I don't want to claim that serious journalism is on its death bed. I want to look at a few worrying symptoms. Let's look at a very big story we've had recently and ask how we did. The story is foot-and-mouth.
I don't think we covered ourselves in glory. First we were obsessed with the human drama. Journalism is about people and emotions. But too much feeling can get in the way of clear thinking. I have no problem with tabloids filling their front pages with pictures of a muddy lamb or a calf that miraculously survived a cull and they were useful symbols... maybe. But if that obscures the critical judgement of serious journalists then we need to watch out. And I think we all fell for it.
And we were much too willing to accept government propaganda about how it was all under control. It is true that when it became clear that this was not the case, the press was on to it. But only, really, to pillory the hapless Nick Brown; to report that Tony Blair was "taking charge" and so on. In other words to adapt the material to fit the ongoing political soap.
But third, and the most important, we were far too willing to buy the official scientific advice as though it were gospel. Yet we knew that this advice was being given within constraints imposed by the policy being pursued (and a policy in the process of being discredited). We should have been much more challenging... And much more quickly.
The job of serious journalism is to step outside the constraints imposed by the accepted wisdom. Going out on a limb is what it should be prepared to do. And often we may end up looking fools. But so be it.
My next observation is about the difficult relationship between the serious and the popular. Serious journalism for the masses is the highest goal for any journalist. Are the red-tops as serious as they could be?
It is dangerous, I know, to start thinking of golden ages, but there was once more genuinely popular serious journalism. The old Mirror's special editions on homelessness, for example, were classics that we do not see these days.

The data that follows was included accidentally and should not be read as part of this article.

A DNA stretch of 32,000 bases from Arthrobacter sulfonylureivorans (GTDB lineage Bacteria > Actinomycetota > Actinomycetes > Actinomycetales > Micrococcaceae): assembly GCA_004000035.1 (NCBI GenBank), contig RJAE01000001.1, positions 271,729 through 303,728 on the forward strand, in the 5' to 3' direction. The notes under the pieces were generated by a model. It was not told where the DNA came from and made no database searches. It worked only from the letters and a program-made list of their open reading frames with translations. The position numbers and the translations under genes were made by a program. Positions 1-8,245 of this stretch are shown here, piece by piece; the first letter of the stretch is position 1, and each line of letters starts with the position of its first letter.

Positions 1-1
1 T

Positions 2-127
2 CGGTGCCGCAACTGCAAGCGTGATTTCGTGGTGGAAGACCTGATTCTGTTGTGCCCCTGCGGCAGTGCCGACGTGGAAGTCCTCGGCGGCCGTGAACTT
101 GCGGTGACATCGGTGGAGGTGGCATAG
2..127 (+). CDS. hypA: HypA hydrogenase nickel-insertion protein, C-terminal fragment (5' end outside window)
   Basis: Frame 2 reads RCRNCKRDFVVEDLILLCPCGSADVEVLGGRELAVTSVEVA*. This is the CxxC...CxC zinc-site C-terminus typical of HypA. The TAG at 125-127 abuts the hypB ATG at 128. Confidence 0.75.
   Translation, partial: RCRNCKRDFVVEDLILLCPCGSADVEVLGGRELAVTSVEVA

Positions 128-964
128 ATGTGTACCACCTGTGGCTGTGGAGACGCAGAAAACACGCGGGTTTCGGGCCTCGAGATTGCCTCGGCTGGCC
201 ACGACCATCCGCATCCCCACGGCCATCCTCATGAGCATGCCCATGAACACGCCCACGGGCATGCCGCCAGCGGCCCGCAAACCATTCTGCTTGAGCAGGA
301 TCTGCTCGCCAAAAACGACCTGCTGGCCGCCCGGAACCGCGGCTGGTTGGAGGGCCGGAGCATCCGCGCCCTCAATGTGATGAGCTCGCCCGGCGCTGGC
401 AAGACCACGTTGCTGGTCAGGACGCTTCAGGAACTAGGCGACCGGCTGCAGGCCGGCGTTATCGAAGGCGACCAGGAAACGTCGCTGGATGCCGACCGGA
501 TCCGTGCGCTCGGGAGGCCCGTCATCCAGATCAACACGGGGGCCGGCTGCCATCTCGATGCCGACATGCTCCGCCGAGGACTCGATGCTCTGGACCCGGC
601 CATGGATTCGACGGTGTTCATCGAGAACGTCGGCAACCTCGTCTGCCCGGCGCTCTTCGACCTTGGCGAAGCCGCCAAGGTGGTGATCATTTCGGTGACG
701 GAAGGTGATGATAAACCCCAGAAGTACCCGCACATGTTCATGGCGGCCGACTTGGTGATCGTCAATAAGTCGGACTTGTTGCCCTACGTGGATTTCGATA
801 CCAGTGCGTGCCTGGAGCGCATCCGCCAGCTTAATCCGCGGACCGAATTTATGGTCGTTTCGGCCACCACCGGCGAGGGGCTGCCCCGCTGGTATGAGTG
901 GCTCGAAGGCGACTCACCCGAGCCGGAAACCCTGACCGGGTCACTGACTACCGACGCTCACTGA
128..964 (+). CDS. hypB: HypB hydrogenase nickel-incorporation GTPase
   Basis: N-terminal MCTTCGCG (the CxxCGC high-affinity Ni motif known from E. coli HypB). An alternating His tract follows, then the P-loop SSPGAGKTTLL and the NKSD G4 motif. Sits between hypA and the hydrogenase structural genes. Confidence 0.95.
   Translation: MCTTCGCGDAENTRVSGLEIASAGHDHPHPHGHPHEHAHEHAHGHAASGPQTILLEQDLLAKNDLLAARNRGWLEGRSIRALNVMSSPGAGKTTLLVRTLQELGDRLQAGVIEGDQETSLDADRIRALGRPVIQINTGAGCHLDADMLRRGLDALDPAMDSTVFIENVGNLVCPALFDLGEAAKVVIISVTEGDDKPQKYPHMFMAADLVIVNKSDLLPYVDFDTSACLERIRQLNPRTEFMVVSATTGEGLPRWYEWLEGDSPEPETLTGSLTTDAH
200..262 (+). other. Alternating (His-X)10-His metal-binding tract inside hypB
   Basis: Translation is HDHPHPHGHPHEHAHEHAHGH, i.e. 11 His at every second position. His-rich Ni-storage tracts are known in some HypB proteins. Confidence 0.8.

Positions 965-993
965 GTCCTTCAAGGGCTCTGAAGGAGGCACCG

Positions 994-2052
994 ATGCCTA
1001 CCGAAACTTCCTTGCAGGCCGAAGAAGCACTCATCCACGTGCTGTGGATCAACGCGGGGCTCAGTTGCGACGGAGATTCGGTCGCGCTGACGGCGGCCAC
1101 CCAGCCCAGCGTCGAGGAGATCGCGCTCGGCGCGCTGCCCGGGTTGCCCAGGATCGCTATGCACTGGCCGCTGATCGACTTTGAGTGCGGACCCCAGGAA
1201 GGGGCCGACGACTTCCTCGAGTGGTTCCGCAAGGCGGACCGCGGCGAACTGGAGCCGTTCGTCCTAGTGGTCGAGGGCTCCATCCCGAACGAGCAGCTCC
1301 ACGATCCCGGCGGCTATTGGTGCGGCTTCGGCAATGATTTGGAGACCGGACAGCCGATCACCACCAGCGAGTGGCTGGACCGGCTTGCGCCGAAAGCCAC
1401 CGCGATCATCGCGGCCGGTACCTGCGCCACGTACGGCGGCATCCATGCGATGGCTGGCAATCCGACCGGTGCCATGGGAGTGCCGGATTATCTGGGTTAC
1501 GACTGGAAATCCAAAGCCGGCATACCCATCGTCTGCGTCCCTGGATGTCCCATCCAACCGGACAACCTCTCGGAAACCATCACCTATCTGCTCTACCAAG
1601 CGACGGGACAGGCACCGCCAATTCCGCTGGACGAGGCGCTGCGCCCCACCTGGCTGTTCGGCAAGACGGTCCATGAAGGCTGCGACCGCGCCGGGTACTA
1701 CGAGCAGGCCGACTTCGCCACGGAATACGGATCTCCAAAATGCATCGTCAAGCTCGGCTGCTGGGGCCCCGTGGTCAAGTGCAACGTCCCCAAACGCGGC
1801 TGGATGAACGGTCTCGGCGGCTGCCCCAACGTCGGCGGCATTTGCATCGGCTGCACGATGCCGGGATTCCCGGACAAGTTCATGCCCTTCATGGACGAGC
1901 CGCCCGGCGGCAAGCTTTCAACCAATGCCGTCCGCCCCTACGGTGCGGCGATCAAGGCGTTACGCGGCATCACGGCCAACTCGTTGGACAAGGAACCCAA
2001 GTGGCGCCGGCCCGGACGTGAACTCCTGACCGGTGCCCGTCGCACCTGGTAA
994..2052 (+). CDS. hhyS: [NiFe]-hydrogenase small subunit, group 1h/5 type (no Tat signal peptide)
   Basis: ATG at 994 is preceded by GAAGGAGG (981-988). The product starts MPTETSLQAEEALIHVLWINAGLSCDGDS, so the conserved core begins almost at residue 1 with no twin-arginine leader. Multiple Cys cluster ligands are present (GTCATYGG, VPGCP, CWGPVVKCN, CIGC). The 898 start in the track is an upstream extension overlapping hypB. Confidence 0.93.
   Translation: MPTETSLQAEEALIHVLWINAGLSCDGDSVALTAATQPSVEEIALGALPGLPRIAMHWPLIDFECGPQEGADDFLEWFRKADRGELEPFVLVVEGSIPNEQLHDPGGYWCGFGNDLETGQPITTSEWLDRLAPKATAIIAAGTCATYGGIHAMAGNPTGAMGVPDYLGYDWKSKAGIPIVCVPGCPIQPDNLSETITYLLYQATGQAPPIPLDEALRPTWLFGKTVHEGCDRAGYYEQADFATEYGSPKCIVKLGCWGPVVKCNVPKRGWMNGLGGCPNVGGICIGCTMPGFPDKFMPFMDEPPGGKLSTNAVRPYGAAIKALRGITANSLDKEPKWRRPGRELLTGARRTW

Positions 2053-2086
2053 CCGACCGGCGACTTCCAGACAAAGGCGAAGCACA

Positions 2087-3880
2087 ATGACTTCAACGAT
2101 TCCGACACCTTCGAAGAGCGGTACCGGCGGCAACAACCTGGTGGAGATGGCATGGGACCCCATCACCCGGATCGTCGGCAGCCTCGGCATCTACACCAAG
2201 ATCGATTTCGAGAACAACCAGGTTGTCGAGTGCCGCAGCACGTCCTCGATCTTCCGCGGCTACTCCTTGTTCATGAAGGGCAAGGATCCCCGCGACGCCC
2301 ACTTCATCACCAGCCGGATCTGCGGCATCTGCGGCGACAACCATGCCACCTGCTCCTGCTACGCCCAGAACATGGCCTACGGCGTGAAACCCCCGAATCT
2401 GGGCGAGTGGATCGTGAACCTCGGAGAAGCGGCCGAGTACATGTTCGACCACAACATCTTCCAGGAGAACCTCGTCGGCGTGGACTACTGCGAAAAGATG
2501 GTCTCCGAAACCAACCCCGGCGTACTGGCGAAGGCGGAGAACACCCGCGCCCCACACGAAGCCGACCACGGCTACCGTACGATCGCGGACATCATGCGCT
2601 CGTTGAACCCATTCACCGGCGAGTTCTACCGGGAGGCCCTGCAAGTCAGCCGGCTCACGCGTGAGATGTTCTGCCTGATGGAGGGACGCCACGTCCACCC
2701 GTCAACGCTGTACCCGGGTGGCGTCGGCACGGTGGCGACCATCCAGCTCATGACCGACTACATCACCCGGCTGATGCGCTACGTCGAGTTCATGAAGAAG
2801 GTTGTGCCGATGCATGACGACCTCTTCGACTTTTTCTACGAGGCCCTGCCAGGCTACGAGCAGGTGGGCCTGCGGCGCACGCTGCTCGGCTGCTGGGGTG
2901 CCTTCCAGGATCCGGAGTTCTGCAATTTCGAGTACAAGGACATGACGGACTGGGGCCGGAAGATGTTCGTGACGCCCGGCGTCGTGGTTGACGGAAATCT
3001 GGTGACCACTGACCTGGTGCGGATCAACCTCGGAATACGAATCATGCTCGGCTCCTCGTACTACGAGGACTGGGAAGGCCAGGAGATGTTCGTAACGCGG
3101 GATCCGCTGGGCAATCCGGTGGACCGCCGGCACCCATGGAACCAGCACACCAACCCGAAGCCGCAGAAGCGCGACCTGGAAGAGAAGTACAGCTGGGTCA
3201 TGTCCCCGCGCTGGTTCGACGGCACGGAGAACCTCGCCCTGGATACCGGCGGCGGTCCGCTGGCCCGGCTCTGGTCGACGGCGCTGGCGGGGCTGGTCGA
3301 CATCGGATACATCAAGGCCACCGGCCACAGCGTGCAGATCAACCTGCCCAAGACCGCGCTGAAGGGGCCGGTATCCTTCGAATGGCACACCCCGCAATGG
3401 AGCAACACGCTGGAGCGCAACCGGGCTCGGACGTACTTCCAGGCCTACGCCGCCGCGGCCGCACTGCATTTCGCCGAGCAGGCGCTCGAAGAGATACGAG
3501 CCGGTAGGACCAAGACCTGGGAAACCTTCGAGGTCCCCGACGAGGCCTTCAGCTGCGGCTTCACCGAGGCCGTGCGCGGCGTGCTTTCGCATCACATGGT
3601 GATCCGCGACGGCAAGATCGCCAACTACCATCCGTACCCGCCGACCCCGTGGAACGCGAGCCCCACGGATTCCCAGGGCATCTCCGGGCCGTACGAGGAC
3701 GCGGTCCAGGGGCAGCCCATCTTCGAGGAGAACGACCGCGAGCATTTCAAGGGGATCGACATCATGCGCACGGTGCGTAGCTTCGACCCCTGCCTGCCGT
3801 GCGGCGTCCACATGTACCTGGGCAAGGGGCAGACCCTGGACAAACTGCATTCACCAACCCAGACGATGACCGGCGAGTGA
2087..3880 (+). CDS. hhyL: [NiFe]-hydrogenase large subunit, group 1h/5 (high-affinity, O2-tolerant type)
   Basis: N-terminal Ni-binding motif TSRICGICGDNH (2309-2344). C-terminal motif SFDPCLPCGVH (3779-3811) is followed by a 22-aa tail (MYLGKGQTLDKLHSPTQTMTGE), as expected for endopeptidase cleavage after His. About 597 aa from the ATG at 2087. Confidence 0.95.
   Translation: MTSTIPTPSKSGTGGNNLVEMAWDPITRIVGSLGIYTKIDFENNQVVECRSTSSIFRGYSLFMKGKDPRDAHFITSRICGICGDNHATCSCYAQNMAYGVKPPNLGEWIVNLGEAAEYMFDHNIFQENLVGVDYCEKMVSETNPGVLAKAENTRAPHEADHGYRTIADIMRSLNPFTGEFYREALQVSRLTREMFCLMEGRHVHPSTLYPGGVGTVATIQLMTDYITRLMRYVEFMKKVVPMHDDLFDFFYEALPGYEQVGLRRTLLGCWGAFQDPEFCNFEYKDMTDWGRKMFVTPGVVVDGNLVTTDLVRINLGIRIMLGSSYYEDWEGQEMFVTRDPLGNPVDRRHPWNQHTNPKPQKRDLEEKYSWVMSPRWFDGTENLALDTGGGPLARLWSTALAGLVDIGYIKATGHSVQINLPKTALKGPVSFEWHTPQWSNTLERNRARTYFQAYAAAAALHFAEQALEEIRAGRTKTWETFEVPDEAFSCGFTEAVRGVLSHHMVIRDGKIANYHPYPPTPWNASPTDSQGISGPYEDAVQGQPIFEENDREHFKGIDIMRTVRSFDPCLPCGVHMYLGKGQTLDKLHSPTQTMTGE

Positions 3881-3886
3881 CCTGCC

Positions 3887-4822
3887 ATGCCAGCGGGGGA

It is not as if the tabloids do not employ serious journalists. One of the most respected political editors of our times is Trevor Kavanagh, who writes for The Sun. But The Sun is not the old Mirror. Why? I am not sure I know.
Maybe the punters just don't want to read the stuff any more. We have become a society so consumed by consumption, so hooked on seeing the world through the spectacles of entertainment and of our own prejudices reflected back to us, that serious journalism at the popular level has lost its appeal. I am reluctant to buy that but we seem to be heading that way.
I have to say that I am not against celebrity columnists. But there was a time when the highest-paid hack on a paper was its top reporter or its chief foreign correspondent. Not any more. The top money goes to the celebrity columnist. It should be an axiom of serious journalism that what is said is more important than who says it. Journalism is by its nature against authority, but celebrity is just a new and wholly specious form of authority. Television has got us into sex, so to speak. Television is now exploiting sex in a way that is nothing less than the promotion of prurience.
And the serious press has followed suit. The Guardian gloriously combined the imperatives of celebrity and prurience recently in a piece by Martin Amis about the hardcore pornography industry. Amis had been to see the stuff being made. Apparently, in case you are interested, "anal" is where it's at these days in hetero porn, and he gave us a long and very graphic account of what's involved in bringing it to our videos.
I am afraid I couldn't see much serious journalism in it. But I could see why The Guardian printed it, notwithstanding the sound of CP Scott spinning in his grave. Nor could I see any serious journalism – no, let me not equivocate: there was no serious journalism – in an empty, meretricious piece the paper reprinted from Prospect in which Alexander Linklater wrote about the experience of watching his actress girlfriend have sex in the making of a movie she was in. I am not sure whether worthwhile journalism could be made out of such material. It certainly was not evident here.
Look at the masthead of almost any broadsheet any day. You will find at least two showbiz faces up there, or some light lifestyle story trailed, or something about sex to pull you in.
Or take a recent edition of the New Statesman. Inside, the magazine had at least four or five good and serious articles on pressing current issues. But what was on the cover? A glitzy photograph of Nigella Lawson and the headline: "Nigella kitsch: Suzanne Moore on the kitchen goddess." The strap at the top of the cover read: "Peter Tatchell's A-List of Shaggable MPs."
Yes, well... I know that newspapers and small circulation political weeklies have a need to attract readers. But this sort of thing seems to me to convey a message other than one about their cashflow. It is that if you buy the paper, you are under no obligation to bother with the serious stuff. It seems to be saying: "We apologise for our seriousness."
This is a version of the David Watt memorial address given by John Humphrys last weekReuse content